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Watershed Studies

HRPDC is involved with watershed studies through steering committees, studies, and planning activities in Hampton Roads.  This page provides references to basic watershed information and describes recent watershed studies in Hampton Roads.  


A watershed is an area of any size where all surface water drains to a single outlet point. The U.S. Geological Survey (USGS) describes a “watershed” as follows:

A watershed is an area of land that drains all the streams and rainfall to a common outlet such as the outflow of a reservoir, mouth of a bay, or any point along a stream channel. The word watershed is sometimes used interchangeably with drainage basin or catchment. Ridges and hills that separate two watersheds are called the drainage divide. The watershed consists of surface water--lakes, streams, reservoirs, and wetlands--and all the underlying ground water. Larger watersheds contain many smaller watersheds. It all depends on the outflow point; all of the land that drains water to the outflow point is the watershed for that outflow location. Watersheds are important because the streamflow and the water quality of a river are affected by things, human-induced or not, happening in the land area "above" the river-outflow point.

General watershed educational information is available on the USGS Science in Your Watershed website. Streamflow and water quality data is available on the USGS Virginia Water Science Center website. 


Often the term “watershed” is used to refer to a drainage area that is better described as a hydrologic unit. Hydrologic units are delineated within a hierarchical classification system based on the size of the unit area. Hydrologic units may receive drainage from points outside the unit and portions of the unit may drain to different outlet points. In general, regulatory and planning activities refer to hydrologic units by their “order” to help indicate the scale and specificity of the area of reference. In July 2006, the National Watershed Boundary Dataset (NWBD)is official hydrologic unit system of Virginia. Information on the development of Virginia’s hydrologic unit boundaries is available from the Department of Conservation and Recreation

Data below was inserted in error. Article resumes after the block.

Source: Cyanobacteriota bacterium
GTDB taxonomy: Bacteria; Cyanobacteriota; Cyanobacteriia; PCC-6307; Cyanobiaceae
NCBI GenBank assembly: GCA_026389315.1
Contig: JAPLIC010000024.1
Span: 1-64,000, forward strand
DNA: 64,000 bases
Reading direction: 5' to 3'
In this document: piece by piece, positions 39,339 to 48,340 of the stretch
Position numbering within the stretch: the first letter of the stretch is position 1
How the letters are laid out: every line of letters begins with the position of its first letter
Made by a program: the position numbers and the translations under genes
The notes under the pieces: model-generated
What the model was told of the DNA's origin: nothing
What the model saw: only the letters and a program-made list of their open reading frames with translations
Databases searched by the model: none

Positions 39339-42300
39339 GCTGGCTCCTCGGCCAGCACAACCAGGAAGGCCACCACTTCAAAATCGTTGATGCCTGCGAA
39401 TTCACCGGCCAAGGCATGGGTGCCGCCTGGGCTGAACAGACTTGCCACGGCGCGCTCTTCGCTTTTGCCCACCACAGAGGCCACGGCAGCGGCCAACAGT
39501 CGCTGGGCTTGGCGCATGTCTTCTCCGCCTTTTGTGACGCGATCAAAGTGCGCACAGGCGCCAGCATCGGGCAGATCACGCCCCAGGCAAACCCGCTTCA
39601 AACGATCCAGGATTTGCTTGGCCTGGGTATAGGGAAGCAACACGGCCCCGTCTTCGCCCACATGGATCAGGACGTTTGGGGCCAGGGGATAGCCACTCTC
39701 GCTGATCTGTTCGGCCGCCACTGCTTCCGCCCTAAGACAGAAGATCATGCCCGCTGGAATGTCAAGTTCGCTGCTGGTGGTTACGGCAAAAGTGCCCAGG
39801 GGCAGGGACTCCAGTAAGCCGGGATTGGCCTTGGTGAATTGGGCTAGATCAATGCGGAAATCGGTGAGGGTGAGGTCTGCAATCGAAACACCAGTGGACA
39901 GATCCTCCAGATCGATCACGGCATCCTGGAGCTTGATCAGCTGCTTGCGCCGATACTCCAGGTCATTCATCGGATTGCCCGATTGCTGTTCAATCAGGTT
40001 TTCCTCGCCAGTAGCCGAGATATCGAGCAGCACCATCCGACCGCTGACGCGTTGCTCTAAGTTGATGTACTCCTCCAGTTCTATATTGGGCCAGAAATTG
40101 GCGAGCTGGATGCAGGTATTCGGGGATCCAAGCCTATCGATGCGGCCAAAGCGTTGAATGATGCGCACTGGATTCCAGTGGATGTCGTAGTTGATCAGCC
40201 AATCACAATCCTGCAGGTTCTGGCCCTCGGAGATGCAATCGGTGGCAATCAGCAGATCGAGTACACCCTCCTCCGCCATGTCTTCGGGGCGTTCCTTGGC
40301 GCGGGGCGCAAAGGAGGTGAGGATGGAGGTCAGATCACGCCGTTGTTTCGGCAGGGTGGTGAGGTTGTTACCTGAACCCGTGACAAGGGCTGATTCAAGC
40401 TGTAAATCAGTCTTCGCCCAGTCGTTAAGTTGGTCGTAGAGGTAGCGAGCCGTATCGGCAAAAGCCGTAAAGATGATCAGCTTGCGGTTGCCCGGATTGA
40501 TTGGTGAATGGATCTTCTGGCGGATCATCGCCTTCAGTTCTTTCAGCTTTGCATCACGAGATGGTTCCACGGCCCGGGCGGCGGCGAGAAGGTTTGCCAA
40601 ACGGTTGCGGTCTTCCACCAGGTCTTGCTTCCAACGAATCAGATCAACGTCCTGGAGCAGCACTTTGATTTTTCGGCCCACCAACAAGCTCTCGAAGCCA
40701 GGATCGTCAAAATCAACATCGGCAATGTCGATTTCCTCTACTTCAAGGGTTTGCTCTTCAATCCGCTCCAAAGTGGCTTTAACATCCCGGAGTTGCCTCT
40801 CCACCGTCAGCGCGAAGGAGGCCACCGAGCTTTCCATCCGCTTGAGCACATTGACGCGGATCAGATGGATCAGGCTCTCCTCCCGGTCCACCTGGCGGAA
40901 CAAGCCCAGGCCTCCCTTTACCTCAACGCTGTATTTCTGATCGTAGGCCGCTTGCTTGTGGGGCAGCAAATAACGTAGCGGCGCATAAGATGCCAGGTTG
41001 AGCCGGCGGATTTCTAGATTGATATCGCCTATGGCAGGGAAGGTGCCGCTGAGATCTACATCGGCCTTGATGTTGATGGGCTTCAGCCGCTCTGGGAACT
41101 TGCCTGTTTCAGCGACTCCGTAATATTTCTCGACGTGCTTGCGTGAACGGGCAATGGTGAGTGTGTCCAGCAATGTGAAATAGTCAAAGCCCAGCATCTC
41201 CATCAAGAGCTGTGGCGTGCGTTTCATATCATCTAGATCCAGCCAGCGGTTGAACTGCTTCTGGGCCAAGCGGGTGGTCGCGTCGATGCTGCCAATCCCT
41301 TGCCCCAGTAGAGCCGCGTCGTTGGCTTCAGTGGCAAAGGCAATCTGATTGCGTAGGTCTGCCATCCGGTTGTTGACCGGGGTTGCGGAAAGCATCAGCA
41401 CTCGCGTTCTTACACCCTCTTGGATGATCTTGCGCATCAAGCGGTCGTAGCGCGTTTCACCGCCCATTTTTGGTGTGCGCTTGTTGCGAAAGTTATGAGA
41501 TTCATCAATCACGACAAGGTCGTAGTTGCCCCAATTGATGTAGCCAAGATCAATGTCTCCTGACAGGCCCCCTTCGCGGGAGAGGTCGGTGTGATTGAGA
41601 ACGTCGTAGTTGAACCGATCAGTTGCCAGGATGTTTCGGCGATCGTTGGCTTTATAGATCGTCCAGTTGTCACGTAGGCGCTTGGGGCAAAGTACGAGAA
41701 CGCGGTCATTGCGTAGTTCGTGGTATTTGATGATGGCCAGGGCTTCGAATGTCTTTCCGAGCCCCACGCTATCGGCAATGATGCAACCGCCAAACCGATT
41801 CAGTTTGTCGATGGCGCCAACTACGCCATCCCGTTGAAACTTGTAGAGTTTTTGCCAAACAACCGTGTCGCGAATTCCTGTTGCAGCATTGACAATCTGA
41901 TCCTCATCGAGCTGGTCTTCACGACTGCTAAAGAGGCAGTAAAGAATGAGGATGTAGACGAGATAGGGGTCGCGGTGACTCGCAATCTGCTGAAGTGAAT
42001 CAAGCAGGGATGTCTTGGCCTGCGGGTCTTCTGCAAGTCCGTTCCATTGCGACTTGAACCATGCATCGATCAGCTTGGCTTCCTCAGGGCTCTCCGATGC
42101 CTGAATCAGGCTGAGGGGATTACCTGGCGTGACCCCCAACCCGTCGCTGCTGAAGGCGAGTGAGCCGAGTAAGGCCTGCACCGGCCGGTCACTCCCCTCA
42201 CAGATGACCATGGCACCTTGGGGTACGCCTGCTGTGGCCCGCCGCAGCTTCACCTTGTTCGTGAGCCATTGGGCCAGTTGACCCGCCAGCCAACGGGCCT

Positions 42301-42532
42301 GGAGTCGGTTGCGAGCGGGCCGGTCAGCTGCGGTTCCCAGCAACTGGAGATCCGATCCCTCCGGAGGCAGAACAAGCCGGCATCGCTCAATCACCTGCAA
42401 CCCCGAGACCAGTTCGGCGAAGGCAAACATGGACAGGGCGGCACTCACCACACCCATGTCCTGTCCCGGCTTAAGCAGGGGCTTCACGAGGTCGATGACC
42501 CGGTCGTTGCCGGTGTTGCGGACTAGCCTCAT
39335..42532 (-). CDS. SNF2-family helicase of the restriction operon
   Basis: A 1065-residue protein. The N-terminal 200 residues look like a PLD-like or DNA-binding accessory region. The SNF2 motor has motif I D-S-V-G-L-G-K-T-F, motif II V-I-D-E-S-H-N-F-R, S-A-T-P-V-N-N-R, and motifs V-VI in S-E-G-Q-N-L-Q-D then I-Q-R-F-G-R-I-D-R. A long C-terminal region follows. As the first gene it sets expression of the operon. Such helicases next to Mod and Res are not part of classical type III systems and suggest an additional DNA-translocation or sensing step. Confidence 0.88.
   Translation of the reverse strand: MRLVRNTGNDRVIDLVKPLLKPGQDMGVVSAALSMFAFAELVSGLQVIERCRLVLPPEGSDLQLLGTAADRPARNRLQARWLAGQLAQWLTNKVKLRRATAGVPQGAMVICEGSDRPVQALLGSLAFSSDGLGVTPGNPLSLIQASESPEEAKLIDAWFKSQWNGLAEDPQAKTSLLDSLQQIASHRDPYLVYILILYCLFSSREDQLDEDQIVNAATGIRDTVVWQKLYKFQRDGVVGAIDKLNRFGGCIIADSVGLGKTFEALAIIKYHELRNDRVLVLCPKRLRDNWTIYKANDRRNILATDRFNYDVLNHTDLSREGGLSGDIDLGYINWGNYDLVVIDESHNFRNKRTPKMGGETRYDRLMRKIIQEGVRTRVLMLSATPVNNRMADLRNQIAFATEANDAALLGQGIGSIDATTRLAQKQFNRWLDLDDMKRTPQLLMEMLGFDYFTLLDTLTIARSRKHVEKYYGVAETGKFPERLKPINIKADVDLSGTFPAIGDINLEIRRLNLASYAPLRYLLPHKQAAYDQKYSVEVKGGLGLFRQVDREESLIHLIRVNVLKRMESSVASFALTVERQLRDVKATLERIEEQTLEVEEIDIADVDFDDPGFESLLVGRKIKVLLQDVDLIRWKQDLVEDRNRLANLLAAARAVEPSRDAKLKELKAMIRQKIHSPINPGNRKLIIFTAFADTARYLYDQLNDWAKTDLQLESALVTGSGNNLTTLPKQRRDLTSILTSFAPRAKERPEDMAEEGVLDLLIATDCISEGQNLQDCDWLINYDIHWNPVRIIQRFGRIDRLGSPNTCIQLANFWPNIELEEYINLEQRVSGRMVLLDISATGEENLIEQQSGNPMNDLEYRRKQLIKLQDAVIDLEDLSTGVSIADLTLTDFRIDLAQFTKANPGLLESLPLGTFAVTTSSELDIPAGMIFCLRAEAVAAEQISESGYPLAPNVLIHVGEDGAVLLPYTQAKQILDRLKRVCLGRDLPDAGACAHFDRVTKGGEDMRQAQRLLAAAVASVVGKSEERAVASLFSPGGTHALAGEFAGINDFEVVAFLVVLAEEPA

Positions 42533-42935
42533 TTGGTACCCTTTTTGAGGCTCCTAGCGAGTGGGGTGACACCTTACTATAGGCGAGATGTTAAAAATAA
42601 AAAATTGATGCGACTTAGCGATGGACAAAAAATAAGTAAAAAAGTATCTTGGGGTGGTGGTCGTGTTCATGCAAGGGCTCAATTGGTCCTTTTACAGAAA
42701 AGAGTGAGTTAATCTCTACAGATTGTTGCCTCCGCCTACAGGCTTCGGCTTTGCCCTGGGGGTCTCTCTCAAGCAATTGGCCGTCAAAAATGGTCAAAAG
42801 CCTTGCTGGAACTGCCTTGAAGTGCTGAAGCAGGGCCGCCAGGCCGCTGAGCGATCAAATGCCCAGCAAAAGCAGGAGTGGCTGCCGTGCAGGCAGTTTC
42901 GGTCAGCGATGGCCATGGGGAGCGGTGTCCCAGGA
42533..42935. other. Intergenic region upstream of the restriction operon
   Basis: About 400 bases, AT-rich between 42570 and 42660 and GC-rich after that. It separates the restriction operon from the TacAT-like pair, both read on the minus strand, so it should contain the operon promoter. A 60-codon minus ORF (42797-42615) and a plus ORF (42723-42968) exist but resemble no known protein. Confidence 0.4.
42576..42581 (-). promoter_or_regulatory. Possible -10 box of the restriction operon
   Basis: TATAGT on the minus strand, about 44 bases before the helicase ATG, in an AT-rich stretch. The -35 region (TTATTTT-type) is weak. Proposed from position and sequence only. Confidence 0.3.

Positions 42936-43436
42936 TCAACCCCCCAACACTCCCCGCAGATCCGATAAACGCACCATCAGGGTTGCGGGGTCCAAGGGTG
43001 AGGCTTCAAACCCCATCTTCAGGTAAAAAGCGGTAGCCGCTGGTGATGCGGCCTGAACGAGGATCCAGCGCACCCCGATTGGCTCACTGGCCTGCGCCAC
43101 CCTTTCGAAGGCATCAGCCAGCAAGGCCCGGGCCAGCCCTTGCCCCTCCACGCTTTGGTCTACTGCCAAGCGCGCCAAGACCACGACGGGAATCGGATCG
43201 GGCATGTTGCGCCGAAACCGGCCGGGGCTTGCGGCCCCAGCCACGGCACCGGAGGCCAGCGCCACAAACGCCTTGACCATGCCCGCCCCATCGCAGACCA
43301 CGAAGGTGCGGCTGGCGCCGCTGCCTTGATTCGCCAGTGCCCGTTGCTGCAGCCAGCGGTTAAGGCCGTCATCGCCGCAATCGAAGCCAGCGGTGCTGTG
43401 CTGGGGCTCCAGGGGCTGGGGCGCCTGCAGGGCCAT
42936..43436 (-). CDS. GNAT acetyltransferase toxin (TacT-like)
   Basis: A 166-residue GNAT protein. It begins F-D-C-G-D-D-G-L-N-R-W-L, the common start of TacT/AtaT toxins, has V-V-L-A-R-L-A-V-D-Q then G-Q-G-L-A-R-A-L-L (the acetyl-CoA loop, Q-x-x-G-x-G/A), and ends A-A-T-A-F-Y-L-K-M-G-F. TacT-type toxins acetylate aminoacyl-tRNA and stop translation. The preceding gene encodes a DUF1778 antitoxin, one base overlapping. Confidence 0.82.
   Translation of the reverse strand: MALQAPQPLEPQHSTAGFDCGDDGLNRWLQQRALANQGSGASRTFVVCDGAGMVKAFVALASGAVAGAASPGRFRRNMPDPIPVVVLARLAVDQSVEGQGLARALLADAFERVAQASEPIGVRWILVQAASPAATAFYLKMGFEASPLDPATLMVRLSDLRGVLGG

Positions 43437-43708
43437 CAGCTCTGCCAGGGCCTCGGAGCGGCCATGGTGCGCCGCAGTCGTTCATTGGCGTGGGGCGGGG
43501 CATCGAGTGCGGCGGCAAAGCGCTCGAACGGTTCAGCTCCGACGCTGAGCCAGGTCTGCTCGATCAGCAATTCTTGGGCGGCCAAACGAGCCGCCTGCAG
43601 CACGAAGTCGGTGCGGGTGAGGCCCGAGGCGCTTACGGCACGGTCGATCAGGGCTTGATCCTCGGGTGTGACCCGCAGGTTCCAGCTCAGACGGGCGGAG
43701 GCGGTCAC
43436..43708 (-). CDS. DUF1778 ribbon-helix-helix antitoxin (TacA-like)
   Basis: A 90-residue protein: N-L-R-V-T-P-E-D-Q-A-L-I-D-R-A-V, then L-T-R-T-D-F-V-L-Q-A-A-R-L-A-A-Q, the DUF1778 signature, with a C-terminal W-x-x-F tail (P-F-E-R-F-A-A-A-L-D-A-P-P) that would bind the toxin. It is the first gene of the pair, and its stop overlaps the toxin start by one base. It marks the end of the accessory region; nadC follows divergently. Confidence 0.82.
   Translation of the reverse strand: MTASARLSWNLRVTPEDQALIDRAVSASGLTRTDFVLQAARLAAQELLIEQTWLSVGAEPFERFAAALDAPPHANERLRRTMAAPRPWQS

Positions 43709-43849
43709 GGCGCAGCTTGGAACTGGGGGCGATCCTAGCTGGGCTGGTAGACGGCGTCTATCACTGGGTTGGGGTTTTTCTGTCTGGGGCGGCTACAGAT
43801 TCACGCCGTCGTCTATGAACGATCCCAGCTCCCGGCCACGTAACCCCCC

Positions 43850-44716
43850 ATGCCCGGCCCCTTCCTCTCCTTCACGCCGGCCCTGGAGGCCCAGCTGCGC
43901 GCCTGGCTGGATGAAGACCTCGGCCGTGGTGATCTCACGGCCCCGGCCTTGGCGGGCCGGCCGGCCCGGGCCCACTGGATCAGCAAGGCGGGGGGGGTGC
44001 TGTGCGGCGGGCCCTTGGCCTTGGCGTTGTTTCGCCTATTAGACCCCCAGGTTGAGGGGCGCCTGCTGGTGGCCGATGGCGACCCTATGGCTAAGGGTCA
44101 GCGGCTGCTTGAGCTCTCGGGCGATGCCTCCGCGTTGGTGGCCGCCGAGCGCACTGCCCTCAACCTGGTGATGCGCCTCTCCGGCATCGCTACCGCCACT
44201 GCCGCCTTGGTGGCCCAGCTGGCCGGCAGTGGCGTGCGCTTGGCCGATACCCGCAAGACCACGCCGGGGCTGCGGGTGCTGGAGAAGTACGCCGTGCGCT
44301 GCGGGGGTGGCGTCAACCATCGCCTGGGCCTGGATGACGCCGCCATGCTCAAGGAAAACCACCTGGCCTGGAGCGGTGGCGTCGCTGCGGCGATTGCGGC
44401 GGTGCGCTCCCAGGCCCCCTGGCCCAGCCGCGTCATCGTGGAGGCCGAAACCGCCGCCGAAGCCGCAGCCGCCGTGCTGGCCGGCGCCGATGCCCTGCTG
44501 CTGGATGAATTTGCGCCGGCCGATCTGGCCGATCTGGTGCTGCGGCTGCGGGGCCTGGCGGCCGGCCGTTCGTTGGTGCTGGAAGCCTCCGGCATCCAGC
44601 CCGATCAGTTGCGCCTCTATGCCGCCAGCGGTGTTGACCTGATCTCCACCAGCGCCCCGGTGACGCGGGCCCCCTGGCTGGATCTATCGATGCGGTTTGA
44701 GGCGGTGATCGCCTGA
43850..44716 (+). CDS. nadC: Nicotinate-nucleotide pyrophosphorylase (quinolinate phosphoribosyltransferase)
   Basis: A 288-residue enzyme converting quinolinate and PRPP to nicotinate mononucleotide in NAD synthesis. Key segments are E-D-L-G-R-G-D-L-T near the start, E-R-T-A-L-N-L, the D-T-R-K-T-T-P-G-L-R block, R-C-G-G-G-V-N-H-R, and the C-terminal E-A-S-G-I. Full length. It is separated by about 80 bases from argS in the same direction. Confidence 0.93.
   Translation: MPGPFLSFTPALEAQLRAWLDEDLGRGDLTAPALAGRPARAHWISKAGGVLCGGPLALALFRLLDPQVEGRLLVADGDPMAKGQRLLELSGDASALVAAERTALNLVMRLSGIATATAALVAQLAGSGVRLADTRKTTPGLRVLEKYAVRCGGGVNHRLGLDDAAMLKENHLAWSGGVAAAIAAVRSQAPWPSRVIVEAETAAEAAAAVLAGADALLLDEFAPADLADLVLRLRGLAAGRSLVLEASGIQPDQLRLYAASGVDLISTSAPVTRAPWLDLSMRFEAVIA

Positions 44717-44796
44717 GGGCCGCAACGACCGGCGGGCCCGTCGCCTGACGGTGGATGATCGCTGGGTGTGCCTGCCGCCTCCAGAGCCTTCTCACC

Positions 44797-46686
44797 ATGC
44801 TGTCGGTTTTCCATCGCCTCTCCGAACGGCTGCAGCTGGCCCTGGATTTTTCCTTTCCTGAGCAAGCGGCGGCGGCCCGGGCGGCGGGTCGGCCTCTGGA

A map of the hydrologic unit boundaries in Hampton Roads is shown below. 

Map adapted from the Hampton Roads Regional Water Supply Plan (2011)

Elizabeth River Restoration Study and TMDL

The Elizabeth River Steering Committee was established to provide local and state guidance to the Elizabeth River Restoration Study conducted by the U.S. Army Corps of Engineers (COE). The Committee was later expanded to function as the stakeholder and technical advisory committee for Total Maximum Daily Load water quality studies for the River. Localities with lands within the Elizabeth River Basin are the Cities of Chesapeake, Norfolk, Portsmouth, and Virginia Beach. Steering Committee membership includes locality representatives from planning, public works, public utilities, economic development, and parks and recreation, and representatives from COE, The Elizabeth River Project, academia, HRSD, HRPDC and several state and federal agencies. The Steering Committee meets the first Friday of every month to discuss ongoing restoration projects and other water quality projects or issues within the Elizabeth River Watershed.

Lynnhaven River Restoration Study

The Lynnhaven River Steering Committee ischarged with providing state and local oversight of the Lynnhaven River Restoration Study conducted by the U.S. Army Corps of Engineers (COE). Membership includesrepresentatives of several City of Virginia Beach departments, the COE, VirginiaInstitute of Marine Science, and HRPDC. At the request of the primary study participants, HRPDC chairs the Steering Committee and provides logistical support to the studyprocess. The Steering Committee began meeting in February 2002 to guide theReconnaissance Study, which was completed in early 2003. The feasibility study was initiated in September 2004, and is currently undergoing review and approval by the COE.

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